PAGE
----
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Author Topic: Fla. Voucher Law Ruled Unconstitutional - No public money for religious schools  (Read 3460 times)

jgruber

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I'm of two minds on this issue.  Wudya think? 

There's a link at the bottom for this full story and the court's opinion

Fla. Voucher Law Ruled Unconstitutional
Court Rules Against Fla. Law Allowing Some Students to Attend Private School at Taxpayer Expense

The Associated Press

TALLAHASSEE, Fla. Aug. 16, 2004 A Florida law that allows students at failing public schools to attend private schools at taxpayers' expense is unconstitutional, a state appeals court ruled Monday.

The decision by the 1st District Court of Appeal upholds a ruling by a trial judge saying the state constitution forbids the use of tax money to send youngsters to religious schools.


http://abcnews.go.com/wire/US/ap20040816_571.html

http://www.1dca.org/opinion/opinions2004/8-16-04/02-3160.pdf

Section Eight

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I don't know perhaps this is the natural conservative in me -- Why don't they use the money they were using on tuition for the Religious based schools to restructure and rebuild the failing schools?

Edit - I did not read the article or the court's ruling perhaps they answered my question within.

jgruber

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I agree.  Instead of abandoning public schools, let's rebuild them.  In the 60's & 70's we had great public schools and it can happen again.  It takes the will and the resources.  That seems to be lacking in spite of the rhetoric.  Flamers!  I assign the blame for this across the political spectrum.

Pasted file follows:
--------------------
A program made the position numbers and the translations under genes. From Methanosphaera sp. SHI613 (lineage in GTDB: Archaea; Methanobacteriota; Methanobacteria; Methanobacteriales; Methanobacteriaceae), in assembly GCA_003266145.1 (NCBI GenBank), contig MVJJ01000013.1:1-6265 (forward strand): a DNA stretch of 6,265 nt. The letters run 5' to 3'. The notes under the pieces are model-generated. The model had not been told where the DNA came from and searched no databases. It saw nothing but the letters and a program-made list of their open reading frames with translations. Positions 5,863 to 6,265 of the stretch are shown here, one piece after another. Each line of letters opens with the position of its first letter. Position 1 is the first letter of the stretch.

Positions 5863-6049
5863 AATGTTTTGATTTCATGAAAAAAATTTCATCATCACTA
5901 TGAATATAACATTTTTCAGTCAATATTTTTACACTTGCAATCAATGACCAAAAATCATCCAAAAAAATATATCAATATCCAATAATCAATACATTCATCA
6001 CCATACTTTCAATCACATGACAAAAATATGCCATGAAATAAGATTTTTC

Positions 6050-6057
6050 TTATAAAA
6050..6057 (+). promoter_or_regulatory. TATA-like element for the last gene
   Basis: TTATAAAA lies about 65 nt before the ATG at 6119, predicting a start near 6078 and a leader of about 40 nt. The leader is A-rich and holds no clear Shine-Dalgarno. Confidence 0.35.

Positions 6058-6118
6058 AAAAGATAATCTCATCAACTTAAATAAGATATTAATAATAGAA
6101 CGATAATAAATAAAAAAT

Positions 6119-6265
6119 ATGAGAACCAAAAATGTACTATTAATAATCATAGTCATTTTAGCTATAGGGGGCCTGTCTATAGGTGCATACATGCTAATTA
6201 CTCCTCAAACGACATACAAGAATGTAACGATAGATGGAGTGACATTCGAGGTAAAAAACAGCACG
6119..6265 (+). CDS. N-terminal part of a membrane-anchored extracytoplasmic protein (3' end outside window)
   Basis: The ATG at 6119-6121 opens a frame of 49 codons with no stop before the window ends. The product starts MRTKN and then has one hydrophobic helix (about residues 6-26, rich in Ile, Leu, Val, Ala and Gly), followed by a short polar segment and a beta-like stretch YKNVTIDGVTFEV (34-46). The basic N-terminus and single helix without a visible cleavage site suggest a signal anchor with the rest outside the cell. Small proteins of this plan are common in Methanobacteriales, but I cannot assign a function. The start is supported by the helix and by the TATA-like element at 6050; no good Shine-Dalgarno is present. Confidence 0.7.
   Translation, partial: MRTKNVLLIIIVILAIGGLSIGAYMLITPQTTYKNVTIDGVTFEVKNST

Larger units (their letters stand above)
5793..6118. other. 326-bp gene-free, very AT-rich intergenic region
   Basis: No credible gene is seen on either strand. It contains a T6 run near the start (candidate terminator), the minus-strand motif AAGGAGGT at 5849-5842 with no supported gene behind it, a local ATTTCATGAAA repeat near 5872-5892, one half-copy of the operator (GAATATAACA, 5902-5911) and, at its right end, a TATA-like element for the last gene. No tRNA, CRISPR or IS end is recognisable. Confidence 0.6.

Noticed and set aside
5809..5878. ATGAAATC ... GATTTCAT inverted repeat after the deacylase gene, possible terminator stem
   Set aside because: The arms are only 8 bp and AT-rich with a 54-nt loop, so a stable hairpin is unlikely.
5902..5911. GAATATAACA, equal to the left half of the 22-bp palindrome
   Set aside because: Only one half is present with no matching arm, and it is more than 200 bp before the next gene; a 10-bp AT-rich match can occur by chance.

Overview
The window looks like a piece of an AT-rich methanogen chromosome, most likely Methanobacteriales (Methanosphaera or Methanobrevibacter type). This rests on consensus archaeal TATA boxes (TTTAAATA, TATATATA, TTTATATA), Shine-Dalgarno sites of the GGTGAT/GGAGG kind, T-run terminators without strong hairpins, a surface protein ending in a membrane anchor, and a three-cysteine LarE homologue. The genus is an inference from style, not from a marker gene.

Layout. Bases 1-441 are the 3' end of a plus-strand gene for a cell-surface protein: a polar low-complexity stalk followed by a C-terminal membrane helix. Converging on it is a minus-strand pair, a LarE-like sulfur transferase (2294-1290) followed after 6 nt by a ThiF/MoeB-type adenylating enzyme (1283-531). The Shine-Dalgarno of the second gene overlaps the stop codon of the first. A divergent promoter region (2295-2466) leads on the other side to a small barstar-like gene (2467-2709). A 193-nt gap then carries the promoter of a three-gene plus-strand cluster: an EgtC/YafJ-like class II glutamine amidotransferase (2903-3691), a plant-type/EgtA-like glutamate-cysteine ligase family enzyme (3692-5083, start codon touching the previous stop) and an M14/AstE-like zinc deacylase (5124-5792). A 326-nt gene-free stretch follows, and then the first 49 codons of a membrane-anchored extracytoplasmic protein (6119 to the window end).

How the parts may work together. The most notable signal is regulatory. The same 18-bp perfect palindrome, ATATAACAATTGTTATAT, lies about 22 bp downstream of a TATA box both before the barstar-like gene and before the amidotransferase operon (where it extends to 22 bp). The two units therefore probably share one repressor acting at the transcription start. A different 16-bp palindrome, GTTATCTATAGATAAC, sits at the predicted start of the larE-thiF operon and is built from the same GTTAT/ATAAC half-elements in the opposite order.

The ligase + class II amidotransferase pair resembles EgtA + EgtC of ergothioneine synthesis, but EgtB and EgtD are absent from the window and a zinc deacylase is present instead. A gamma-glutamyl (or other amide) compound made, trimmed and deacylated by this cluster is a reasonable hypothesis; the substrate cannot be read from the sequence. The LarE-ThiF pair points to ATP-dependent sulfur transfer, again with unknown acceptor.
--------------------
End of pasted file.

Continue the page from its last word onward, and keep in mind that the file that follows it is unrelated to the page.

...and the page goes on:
Freak

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There are two sides and since one position has been laid out I'll take the other.

1.  Spending resources to improve public schools will not help current students.

2.  Private schools graduate higher achieving students while in many cases spending less per student.  (e.g. Christian Life High School spends ~$3000/yr/student vs. $4000+ spent on public students in the same district which performs poorly).

3.   Private schools compete for students and thus have a great motivation ($$$$) to achieve high standards, while public schools have sentiment and only in rare cases $$$.

4.   I have yet to hear of private teachers going on strike and thus disrupting students.

5.   Private schools have a better record of improving poorly performing students (though they do have the option of kicking them out altogether which serves as a motivator; but then if you don't want to learn it's a privilege anyway) and not allowing them to become poor students in the first place
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Bman

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I think, from a public policy standpoint, vouchers are a tough issue. I ultimately support them because I don't think they really hurt the public schools (the price of a voucher that would cover tuition for public school is considerably less, generally speaking, than the cost per pupil that the state pays for public education) and I don't see any short term solution for improving the public schools. More money is clearly not the answer. The government spends an astronomical amount of money in DC, New York and other cities' public school systems (inflation adjusted spending doubles about every twenty years) and they just get worse and worse.

But, I've always thought the constitutional claim was a bit of a red herring. It fits in with the attempts of (many, not all, so don't accuse me of stereotyping) liberals who use the constitution to bar an activity that they simply don't agree with. Pell Grants, G.I. bill services and many other things work in the exact same way as vouchers- the government allocates benefits neutrally and they wind up in religious schools based on the individual choices of people. Maybe the Florida constitution was written differently but this strikes me as a very bad decision. I've done some research on this and it seems undeniable to me that the threat of vouchers for failing schools was a major impetus for the improvement shown by the public schools in Florida in the late 1990s.

dgatl